Filmmaker Zhu Rikun is homeless.
Not literally, but in a philosophical way.
“I still continue my job as a filmmaker,” he says. “I just feel homeless. I don’t feel any home anywhere, in China or the United States.”
Good for NYC, bad for Beijing: Beijing Indy film festival opening this month in NYC. @AngShah reports, with @RikunZhu http://t.co/BppCyEd0MB
— Ian Johnson (@iandenisjohnson) August 7, 2015
Zhu was the artistic director of the Beijing Independent Film Festival from 2006 to 2011 and is an acclaimed producer and director of independent film in China. In the years before he left Beijing, he was monitored, placed under house arrest and detained by authorities. The festival was shut down last summer. Zhu moved to the Hudson Valley, New York in the fall under a visa program for artists of extraordinary ability.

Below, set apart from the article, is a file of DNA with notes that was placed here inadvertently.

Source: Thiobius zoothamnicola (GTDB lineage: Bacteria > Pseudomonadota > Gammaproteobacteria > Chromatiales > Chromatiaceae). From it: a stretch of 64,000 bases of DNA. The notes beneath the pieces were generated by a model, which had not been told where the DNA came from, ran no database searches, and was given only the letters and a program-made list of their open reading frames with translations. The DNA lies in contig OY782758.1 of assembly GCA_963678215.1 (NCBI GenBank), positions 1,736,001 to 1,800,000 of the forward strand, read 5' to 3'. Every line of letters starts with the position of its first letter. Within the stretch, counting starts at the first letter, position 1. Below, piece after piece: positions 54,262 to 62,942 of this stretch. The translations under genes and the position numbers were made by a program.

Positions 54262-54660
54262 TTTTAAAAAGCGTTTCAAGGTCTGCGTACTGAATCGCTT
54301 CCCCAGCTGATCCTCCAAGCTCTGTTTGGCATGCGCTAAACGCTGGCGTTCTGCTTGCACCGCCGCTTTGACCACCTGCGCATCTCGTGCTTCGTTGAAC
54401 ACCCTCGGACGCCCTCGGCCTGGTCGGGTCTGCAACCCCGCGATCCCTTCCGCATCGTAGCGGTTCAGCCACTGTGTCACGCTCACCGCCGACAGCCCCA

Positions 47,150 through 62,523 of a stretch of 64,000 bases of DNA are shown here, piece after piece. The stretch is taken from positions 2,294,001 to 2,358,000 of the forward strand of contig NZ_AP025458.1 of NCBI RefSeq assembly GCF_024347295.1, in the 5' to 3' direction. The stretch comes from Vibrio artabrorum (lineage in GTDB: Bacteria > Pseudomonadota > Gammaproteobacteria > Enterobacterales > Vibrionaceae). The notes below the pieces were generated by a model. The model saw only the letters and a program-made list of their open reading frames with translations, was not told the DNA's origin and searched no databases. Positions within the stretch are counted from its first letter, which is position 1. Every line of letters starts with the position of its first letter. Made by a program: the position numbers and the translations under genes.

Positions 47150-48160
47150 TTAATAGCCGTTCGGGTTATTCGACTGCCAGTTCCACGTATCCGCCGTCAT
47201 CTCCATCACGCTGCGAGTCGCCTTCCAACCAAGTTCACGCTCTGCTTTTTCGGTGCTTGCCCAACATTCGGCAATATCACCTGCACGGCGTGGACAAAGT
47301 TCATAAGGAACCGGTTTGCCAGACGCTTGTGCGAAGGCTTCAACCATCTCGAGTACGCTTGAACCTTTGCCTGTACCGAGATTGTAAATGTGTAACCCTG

In a sense, both Zhu and the Beijing Independent Film Festival have become homeless, squeezed out of China’s increasingly tight space for artists and activists.
Next month, his film “The Dossier” will be screened in New York City as part of a special series of independent films from China. A sort of stand-in for what was blocked Beijing, Cinema on the Edge is an almost month-long event of 27 films curated from the Beijing festival that never took place.